But big questions remain about how far they’ll go
TALLAHASSEE — The crowd packed into a committee room in the basement of the Florida House office building burst into applause last week after Rep. Randy Fine finished delivering an impassioned speech about preventing sewage from spilling into waterways.
“If the sergeant would get the fire extinguisher, I think Rep. Fine’s on fire,” joked the committee chairman, Rep. Chuck Clemons.
The importance of the issue also brought out some emotion in Clemons, who said he is “apoplectic” about the sewage spills fouling waterways around the state. Clemons went further. Tapping his fingers on the desk to punctuate his point, he talked about how essential the work is this year of the House Agriculture and Natural Resources Subcommittee, which approved some big environmental regulation bills last week.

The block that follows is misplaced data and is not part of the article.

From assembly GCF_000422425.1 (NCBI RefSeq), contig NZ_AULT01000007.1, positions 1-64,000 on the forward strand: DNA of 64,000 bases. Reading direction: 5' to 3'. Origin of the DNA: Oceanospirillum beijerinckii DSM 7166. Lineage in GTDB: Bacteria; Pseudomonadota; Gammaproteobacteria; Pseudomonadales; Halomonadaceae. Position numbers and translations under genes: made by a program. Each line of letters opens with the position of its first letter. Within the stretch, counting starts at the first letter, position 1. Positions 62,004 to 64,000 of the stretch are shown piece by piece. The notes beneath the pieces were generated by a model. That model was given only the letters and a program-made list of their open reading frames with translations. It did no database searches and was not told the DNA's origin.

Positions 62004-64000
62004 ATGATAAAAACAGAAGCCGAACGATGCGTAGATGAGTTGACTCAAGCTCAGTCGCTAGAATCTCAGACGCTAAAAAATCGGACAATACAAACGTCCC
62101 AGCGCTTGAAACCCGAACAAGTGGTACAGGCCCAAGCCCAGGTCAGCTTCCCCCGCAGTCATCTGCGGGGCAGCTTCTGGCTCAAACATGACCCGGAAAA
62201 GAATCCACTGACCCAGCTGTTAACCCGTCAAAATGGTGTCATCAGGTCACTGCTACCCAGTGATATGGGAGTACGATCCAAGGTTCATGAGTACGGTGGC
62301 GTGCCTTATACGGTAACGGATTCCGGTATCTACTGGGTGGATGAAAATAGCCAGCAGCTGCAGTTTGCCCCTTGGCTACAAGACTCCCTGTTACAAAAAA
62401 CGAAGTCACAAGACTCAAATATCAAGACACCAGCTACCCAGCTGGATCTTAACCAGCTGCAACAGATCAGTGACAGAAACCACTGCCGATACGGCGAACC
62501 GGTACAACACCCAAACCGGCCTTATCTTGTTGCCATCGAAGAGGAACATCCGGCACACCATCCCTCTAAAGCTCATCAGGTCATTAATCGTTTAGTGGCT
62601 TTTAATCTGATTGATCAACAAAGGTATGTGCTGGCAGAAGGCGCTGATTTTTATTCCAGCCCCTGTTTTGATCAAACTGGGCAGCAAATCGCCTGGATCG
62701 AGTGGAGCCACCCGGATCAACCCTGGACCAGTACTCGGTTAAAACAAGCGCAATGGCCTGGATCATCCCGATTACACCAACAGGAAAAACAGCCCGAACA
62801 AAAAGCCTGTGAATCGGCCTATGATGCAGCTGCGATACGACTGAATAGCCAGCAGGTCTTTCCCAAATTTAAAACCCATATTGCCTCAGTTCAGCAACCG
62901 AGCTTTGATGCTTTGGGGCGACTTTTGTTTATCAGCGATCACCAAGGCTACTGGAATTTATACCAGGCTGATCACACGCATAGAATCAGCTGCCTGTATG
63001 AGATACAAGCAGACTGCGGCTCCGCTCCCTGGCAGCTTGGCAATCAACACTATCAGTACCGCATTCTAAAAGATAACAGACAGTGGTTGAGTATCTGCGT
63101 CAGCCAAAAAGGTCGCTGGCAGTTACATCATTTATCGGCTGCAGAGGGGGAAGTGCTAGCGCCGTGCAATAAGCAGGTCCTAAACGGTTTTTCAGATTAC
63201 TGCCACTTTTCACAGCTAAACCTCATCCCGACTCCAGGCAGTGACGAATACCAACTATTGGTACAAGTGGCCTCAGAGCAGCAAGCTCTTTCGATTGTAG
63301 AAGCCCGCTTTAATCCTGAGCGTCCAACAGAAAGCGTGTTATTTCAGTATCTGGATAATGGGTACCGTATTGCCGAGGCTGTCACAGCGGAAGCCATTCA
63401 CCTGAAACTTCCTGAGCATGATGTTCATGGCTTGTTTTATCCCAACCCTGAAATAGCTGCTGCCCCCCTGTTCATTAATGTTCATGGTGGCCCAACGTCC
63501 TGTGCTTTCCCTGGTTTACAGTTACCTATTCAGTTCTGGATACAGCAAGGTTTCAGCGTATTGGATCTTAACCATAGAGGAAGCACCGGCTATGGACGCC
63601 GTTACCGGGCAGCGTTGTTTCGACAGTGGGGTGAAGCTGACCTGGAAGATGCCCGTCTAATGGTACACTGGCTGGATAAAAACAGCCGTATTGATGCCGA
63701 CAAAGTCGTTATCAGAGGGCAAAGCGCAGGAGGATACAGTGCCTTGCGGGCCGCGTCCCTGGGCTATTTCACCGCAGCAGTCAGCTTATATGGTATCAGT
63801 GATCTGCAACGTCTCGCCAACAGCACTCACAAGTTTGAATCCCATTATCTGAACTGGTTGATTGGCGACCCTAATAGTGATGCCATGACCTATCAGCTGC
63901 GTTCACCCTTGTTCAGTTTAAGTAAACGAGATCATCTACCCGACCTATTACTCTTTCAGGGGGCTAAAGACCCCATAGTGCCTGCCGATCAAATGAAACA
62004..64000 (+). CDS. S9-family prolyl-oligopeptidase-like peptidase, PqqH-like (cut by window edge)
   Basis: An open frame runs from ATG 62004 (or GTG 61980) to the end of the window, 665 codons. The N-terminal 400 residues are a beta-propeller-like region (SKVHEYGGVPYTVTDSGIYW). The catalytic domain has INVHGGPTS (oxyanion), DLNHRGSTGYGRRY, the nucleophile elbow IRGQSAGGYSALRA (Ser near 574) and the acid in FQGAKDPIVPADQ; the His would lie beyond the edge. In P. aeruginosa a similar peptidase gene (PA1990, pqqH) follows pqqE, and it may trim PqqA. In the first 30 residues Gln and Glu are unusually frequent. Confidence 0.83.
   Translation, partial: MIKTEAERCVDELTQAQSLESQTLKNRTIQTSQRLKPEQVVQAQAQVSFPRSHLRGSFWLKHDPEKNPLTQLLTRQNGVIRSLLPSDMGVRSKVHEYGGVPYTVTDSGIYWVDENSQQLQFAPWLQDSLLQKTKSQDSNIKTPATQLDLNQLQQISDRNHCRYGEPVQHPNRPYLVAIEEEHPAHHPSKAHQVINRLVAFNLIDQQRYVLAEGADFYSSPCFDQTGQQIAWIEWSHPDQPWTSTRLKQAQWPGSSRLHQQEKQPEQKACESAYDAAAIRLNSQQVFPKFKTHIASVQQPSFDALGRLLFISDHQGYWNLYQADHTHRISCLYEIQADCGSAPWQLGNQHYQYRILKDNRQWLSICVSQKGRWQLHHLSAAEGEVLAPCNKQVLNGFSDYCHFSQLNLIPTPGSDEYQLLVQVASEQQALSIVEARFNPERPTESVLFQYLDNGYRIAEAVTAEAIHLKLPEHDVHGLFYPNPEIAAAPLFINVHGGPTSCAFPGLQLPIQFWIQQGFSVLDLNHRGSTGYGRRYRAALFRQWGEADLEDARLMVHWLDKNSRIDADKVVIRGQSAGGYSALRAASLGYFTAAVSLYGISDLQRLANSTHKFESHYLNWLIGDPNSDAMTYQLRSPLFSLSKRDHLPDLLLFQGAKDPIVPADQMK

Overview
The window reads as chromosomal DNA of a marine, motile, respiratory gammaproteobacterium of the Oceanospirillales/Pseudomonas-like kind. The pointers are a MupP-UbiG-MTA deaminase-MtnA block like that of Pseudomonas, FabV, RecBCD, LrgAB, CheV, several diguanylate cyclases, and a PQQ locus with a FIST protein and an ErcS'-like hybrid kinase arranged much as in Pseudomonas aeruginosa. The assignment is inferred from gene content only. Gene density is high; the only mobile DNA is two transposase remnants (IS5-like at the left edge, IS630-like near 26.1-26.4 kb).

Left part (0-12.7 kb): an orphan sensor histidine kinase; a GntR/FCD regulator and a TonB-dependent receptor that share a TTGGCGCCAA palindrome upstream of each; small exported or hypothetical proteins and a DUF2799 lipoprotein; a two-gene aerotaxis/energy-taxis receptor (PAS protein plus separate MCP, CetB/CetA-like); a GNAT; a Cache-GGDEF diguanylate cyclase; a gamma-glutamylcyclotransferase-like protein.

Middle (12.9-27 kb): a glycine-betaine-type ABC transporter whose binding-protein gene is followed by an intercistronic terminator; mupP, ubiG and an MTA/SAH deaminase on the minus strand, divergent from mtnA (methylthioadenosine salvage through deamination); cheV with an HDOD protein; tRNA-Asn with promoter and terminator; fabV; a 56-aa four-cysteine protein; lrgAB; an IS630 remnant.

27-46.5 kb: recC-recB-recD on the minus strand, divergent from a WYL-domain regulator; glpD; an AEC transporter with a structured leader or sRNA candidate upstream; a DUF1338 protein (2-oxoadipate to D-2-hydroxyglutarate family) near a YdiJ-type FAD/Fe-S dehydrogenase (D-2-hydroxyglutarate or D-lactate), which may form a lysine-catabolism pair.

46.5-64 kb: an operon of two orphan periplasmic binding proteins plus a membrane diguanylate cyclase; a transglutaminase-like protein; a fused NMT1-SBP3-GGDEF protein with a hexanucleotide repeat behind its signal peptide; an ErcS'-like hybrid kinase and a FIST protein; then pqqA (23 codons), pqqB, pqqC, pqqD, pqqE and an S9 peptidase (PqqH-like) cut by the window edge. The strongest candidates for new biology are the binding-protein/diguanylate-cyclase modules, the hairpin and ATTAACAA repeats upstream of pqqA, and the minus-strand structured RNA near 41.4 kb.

Clemons mentioned a major sewage spill that recently fouled the Withlacoochee and Suwanee Rivers. Florida’s environmental treasures continue to be degraded, and Clemons said it’s time to act.
“We have to get a handle on this today,” said the Newberry Republican, thumping the desk twice. “I mean today — meaning this session — we have to get a handle on it.
Whether it’s a sewage spill in the Suwannee, red tide in Southwest Florida, blue-green algae pouring into estuaries from Lake Okeechobee, algae-clogged freshwater springs or brown tide in the Indian River Lagoon, Florida’s waterways have been under assault.
There has been a lot of big talk from elected leaders about taking action, and big questions about how far Florida’s GOP-controlled Legislature is willing to go.
Last week provided an early glimpse of where the Legislature is headed when it comes to […]
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